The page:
Professor Welby Ings
Professor Welby Ings is a writer, filmmaker, designer and educational reformer. He promotes the idea of Disobedient Thinking as an agent for change. He has given keynote addresses at conferences in Vienna, Prague, Helsinki and Gottenburg on the role of such thinking in relation to leadership, creative research practice and survival in damaged hierarchies. In February 2018, Professor Ings will join the line-up of keynote speakers at the 3rd International Conference on Postdisciplinary Approaches.
Although his controversial book Disobedient Teaching: Surviving and Creating Change in Education was published in 2017, Professor Ings’ other notable contributions have included film. His cinematic stories have been selected for numerous international festivals including Berlin and Cannes, and his short film Boy was shortlisted for the 2006 Academy Awards.
Professor Ings sees creativity as integral to influencing change and he argues against the micromanaging of thinking, learning and performance.
Linda Tuhiwai Smith is Professor of Education and Māori Development at the University of Waikato and holds the position of Pro-Vice Chancellor Māori. She is a Fellow of the American Association for Research in Education, and serves on a number of New Zealand’s research organisations and funding bodies. Dr Smith was awarded a New Zealand Honour in 2012 and a Distinguished Companion of The New Zealand Order of Merit. Her book Decolonising Methodologies Research and Indigenous Peoples has been an international best seller in the indigenous world since its publication in 1998.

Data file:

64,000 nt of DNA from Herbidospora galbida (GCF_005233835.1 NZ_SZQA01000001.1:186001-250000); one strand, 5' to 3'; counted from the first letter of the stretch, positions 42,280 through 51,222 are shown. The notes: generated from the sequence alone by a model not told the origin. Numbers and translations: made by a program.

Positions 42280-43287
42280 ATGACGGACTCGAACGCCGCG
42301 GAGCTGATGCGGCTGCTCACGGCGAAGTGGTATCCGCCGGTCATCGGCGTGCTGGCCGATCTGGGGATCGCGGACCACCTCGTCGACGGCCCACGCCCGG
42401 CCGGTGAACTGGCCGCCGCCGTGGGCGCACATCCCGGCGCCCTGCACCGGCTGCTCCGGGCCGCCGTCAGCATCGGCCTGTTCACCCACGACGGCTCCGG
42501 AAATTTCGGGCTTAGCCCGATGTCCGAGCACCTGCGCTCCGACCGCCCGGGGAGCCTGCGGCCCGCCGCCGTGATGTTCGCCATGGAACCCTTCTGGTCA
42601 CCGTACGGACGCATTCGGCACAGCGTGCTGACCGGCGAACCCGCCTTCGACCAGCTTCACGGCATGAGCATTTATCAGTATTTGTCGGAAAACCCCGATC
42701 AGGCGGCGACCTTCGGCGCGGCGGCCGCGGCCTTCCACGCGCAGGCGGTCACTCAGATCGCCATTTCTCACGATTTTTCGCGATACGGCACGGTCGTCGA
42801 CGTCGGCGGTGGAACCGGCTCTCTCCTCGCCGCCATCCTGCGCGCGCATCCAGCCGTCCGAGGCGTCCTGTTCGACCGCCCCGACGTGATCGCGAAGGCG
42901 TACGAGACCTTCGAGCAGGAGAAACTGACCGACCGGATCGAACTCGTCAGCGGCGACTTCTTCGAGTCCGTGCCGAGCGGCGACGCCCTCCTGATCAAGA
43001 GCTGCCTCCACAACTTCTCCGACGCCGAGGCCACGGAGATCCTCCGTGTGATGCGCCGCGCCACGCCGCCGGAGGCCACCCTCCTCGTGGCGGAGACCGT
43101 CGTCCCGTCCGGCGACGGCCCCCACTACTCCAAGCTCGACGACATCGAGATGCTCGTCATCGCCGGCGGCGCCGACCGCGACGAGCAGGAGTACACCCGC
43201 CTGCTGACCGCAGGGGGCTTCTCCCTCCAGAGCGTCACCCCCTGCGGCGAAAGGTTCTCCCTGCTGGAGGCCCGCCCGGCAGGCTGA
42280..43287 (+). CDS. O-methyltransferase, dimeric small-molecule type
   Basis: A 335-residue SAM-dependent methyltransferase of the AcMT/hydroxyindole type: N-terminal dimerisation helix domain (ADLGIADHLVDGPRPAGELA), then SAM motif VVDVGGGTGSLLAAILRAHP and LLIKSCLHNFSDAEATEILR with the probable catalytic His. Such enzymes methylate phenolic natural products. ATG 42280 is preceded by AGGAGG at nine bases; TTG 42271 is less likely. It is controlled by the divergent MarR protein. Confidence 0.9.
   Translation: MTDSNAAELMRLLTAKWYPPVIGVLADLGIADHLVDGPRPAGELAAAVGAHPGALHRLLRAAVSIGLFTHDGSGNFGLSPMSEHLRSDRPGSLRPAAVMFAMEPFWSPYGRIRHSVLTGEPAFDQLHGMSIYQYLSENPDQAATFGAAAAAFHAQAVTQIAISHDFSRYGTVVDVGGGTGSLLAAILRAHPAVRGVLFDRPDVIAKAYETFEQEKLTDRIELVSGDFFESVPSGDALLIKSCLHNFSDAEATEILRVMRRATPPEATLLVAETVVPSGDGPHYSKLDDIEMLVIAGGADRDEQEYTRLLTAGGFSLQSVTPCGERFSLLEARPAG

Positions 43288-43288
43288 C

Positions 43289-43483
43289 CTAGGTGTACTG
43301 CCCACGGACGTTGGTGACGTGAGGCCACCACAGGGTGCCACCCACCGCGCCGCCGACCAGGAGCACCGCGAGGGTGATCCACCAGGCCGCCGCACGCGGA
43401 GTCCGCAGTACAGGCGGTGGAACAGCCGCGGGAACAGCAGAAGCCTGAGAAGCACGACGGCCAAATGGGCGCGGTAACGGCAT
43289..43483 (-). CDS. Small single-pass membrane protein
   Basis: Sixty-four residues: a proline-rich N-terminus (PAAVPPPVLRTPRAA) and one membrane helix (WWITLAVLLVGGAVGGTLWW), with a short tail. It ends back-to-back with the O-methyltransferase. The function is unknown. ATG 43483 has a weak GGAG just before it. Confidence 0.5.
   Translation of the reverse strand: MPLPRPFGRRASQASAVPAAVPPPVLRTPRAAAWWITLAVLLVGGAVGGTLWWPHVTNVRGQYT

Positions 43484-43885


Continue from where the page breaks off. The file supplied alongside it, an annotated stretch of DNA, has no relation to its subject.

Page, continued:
Professor Linda Tuhiwai Smith
Frith Walker is the manager of Place Making, Panuku Development Auckland.
Panuku Development Auckland is Auckland Council's regeneration agency, managing around $1.9 billion of land and buildings owned by the council. But within this large scale mandate, it also strives to maintain the importance of a place-led, human scale approach, which is where placemaking comes in. Frith's work concentrates on creating successful public space networks and supporting the programming and activation of public spaces within Panuku development sites across Auckland. She champions the difference a healthy public realm can make in terms of creating liveable cities. Her philosophy is that if we focus solely on the aesthetics of the physical setting, we miss a fundamental factor in planning a new, positive addition to the city – the people.